The name of "American Stranger" a Key to the People's Hearts

Asenath Nicholson
Chapter IX (26) | Start of Chapter

Reader, wonder not that I love the peasantry of Ireland. Imagine yourself in my real condition and state of mind when I entered that house, and then meet the same kind, unmerited, unexpected reception from those for whom you had done nothing, and feel yourself changed into a friend, instead of a stranger and a lodger. We talked and read till a late hour, and then I slept undisturbed.

The reader may be told, if he never heard it whispered, that the Irish as a people have a quantum of leisure on their hands. The cabin housewife has done her morning's toil, when the potato is eaten and the pigs and fowl have been fed; no making of bread, no scouring of brass and silver, no scrubbing of floors, or cleaning of paint, makes her toil heavy; and in a few weeks' travel I found that, when I stopped in a village for the night, and wished to make the most of my visit, nothing was necessary but to call at some cabin, tell them I was an American, and had come to see the poor, and ask them to direct me to a good lodging house. This was electricity itself; all and everything that could be done would be, and by the time the lodging house was found, the fame had reached through the little hamlet, and a levee was on the spot in a few minutes. So in Oranmore; but the good woman of the house, putting on some of her American notions of propriety, insisted that I should not be "gaped to death," and often told them in sober earnest, that they must keep away, unless they had some business to the shop. All was unavailing. Night and day they were squatting about me, admiring my comely dress and comely hair, telling me that my face was young, and many a good day was before me yet; and seldom did they leave, till they made me both young and beautiful, with the best of all appendages added, a heavy purse of money. Here I talked and here I listened, here I read and they listened, and the little village of Oranmore will always be held in pleasant remembrance.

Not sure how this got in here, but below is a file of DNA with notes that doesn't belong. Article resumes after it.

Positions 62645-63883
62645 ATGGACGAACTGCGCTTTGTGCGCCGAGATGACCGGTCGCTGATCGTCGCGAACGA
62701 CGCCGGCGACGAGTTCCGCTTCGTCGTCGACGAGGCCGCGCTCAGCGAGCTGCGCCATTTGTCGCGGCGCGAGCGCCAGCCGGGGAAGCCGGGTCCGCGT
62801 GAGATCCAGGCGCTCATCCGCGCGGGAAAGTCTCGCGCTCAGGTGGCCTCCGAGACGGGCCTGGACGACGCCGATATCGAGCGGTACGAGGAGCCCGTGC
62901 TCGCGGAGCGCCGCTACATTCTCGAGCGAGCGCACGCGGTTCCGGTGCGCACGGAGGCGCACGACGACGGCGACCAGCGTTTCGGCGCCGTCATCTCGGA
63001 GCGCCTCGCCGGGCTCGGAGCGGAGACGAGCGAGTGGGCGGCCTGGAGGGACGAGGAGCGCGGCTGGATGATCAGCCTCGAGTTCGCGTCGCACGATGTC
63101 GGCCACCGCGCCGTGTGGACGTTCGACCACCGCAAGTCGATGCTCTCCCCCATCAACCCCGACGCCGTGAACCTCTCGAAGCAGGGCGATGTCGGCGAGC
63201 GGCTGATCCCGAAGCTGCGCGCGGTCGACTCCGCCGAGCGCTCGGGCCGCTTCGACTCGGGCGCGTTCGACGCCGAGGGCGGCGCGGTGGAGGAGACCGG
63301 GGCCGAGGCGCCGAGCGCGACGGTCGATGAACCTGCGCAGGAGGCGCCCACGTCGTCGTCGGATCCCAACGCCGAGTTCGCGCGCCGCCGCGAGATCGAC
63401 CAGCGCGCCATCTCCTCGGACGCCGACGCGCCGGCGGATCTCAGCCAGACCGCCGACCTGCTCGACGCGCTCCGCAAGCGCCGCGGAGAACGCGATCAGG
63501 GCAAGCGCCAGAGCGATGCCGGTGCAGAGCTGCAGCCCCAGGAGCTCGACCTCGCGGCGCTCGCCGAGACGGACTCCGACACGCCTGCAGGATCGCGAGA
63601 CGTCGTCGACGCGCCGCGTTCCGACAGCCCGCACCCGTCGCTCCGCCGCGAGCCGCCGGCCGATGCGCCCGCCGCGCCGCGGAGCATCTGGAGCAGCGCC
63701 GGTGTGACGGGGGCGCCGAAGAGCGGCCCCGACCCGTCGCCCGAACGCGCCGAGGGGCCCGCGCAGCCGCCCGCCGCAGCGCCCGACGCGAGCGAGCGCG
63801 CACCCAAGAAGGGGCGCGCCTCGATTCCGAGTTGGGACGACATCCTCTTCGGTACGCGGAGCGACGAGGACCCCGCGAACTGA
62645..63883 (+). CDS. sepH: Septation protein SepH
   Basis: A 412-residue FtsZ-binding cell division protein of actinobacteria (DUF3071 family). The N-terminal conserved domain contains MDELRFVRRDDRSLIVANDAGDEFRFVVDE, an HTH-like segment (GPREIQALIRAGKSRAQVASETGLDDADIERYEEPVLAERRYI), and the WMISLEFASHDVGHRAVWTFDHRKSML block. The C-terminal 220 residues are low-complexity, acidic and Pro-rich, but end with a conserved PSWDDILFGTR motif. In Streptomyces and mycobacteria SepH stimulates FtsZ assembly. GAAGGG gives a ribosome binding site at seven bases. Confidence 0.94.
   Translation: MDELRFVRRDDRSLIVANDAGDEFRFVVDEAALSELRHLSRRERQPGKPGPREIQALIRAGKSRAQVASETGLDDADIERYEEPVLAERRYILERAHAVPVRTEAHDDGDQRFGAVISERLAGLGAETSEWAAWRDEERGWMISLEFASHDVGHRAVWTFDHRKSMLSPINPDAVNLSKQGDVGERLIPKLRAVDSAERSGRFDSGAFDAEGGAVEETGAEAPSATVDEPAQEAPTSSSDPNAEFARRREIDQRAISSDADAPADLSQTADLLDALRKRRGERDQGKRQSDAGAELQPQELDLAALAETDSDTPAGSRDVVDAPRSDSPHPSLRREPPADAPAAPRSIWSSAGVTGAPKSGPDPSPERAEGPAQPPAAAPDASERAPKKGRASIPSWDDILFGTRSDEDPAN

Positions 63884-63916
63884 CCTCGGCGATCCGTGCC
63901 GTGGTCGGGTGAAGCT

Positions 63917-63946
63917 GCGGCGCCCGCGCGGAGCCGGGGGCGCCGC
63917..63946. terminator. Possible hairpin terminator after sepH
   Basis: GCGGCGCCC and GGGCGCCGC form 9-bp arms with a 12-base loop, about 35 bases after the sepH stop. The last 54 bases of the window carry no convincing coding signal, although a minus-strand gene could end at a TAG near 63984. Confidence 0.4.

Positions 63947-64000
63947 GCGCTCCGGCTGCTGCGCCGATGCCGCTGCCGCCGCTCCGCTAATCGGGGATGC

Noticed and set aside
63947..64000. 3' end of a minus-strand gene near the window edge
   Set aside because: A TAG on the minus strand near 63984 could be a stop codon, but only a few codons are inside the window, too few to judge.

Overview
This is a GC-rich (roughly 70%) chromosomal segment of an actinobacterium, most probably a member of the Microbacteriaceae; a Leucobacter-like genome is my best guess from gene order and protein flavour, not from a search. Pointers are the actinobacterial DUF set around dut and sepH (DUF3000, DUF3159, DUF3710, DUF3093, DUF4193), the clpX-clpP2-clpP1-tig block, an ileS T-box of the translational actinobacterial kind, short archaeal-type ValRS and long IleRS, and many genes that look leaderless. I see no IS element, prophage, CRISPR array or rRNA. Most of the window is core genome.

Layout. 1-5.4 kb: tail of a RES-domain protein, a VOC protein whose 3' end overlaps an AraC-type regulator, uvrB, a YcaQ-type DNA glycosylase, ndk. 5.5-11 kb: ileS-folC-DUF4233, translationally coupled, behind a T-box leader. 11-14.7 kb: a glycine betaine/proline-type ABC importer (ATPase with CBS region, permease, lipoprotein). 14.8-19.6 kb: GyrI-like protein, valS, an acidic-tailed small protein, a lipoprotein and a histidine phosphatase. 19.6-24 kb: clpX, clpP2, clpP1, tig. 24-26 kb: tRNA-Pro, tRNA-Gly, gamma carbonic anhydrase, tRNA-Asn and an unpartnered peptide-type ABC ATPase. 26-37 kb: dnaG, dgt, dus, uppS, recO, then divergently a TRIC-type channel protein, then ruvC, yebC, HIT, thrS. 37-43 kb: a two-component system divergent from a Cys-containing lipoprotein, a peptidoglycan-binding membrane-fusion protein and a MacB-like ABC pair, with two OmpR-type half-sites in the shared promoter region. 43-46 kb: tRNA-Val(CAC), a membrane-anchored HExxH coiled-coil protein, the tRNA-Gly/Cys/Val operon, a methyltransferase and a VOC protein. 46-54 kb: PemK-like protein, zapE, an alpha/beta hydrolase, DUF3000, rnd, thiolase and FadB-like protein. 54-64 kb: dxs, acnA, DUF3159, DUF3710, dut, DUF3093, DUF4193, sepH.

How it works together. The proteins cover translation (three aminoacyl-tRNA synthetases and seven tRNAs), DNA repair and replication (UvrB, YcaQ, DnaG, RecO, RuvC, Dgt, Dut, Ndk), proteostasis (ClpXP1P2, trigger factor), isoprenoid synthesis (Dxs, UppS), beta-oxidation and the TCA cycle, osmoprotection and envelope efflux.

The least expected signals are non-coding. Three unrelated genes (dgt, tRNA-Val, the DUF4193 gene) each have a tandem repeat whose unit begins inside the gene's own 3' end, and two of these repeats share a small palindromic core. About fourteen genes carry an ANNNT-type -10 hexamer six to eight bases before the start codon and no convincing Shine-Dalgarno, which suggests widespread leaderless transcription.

Ireland’s Welome to the Stranger is one of the best accounts of Irish social conditions, customs, quirks and habits that you could wish for. The author, Mrs Asenath Nicholson, was an American widow who travelled extensively in Ireland on the eve of the Great Famine and meticulously observed the Irish peasantry at work and play, as well as noting their living conditions and diet. The book is also available from Kindle.